The trials of being a scientist…
Having a career in science can be exhilarating at the best of times, interesting most of the time (hopefully!), and downright frustrating at the worst of times. Those times when your experiments keep failing, your PI is getting on your nerves, your paper is rejected by reviewers, your grant wasn’t accepted… yes those are tough times. It’s easy to question our commitment to the field and our patience is routinely tested. It’s times like these that we need something to give us a reason to continue, a little scientific inspiration if you will.
Why did you get into science?
We all had our reasons for starting a career in science in the first place. We all met people that acted as role models, saw movies that involved amazing advances in technology, or read books or magazines that awoke the pleasure present within simply finding things out. Yet, I think its easy to lose sight of those experiences from our past which fade into history.
I believe that if we rediscover those inspirations, they will give us the strength to continue and persevere during the occasional low points in a difficult career. Let me tell you about my personal inspirations, hopefully they start you on your journey to remembering your reasons for choosing science.
The earliest inspiration I can remember was my father. My parents weren’t the type to entice their children to pursue a particular career path, like those stereotypical “successful” careers of medicine and law. What my dad did was nurture those interests and feelings I expressed naturally and provide avenues to express my obvious joy in scientific discovery. I could buy any sci-fi novel I wanted, we took regular trips to the science center and museum, we went on “fossil hunting” trips to the city’s beaches, he even bought me telescopes and microscopes. I think what all these activities inevitably did was show me the purest of motivations for a choosing career: joy and amazement.
The next period of memorable inspiration I had were my high school biology and chemistry teachers. I remember learning for the first time about evolution, biochemistry, and enzymes, and being absolutely enthralled. I was fascinated that the marvels of life we see around us could be understood at the most basic of levels: molecules forming shapes that allow them to perform certain tasks inherent to life (as you will see this will be a running theme in my blogs). It was easy to make the choice for my future: I knew I would study biochemistry in university.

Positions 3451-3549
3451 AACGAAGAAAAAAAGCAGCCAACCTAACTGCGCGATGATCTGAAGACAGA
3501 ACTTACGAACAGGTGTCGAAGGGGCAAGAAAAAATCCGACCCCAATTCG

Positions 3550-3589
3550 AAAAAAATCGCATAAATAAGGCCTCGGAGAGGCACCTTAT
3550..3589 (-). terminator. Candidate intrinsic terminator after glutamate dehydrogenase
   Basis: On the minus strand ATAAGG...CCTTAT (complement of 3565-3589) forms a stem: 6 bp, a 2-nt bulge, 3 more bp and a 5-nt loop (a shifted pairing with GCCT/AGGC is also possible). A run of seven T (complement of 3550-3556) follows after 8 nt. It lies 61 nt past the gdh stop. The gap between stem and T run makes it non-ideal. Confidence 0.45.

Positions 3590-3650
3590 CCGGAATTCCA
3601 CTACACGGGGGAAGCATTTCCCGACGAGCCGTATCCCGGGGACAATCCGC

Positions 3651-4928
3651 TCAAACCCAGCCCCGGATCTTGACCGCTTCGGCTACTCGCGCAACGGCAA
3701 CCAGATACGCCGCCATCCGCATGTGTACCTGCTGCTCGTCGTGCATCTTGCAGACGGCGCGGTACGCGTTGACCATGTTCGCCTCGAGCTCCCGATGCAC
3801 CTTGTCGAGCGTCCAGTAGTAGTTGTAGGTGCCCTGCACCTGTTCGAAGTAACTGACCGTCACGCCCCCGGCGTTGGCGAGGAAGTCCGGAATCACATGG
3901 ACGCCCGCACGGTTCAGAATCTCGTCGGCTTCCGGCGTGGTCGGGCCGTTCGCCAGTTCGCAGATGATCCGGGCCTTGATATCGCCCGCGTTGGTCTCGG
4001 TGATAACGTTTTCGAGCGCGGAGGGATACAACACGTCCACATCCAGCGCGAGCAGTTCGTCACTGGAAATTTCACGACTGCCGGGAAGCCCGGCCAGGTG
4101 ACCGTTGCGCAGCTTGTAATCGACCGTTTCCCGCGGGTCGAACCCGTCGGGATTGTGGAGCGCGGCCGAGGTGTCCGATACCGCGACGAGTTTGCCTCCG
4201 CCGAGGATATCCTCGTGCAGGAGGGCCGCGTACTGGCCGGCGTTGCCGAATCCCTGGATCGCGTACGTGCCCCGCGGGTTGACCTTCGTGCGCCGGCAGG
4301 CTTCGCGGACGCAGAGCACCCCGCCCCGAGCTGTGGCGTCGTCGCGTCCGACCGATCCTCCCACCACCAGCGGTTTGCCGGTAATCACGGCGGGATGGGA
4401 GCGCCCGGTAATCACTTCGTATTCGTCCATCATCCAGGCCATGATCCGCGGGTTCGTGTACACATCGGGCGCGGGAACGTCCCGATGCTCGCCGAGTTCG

In my second year of undergrad, I had the opportunity to take a “research opportunity” course. While most of my friends had not even stepped in a lab yet, I was carrying out research in the field of structural bioinformatics. This course was set up in a way that accurately reflected the manner in which science is actually done – students spent a week conducting solo research, with one afternoon in a small discussion group with classmates and the sponsoring professor. More importantly, the professor showed us (rather than just reading about it) how to be critical, innovative, and collaborative thinkers. It was one of my first hands on experiences within real world science and it was exhilarating.
I had the privilege of learning more about the history and philosophy of science both through courses and personal reading. I remember being fascinated by the greats in evolution like Darwin, Wallace, and Mendel, and the pioneers of biochemistry like Pasteur, Pauling, Watson and Crick, Perutz and Kendrew. I became a huge fan of the work of Carl Sagan, the veritable magician behind the popularization and communication of science and how it can be a “candle in the dark”, as he always said.
Then came graduate school. I remember the day that I met my supervisor and was introduced to my research project. It was interesting, relevant, diverse, exciting, and fun. I remember thinking “I’m going to have all this fun doing my research, I’m going to get a degree out of this, AND I’m going to get paid to do it? Where do I sign!?”
Using your past to fuel your future.
Of course, I am not suggesting that the greats that developed science never encountered problems, or that an experiment failing in an undergraduate class is equivalent to an experiment failing that puts a Ph.D degree in jeopardy, or even that it isn’t tough to deal with repeated setbacks in research. My point is that through the trials and tribulations, it becomes easy to forget the why we love what we do, and the excitement it can produce when research goes right. I believe that the source of the necessary persistence, resilience, and patience is the passion, joy, and excitement for discovery. Without that passion, scientists are aimless and will never succeed.
I’m sure you’ve all had similar experiences that inspired your interest in science. I encourage you to take a few minutes to remember why you chose science as a career. The next time you are faced with a challenging situation, bring those experiences and positive feelings to mind. We all need some help from time to time so let your history and your inspirations provide your strength.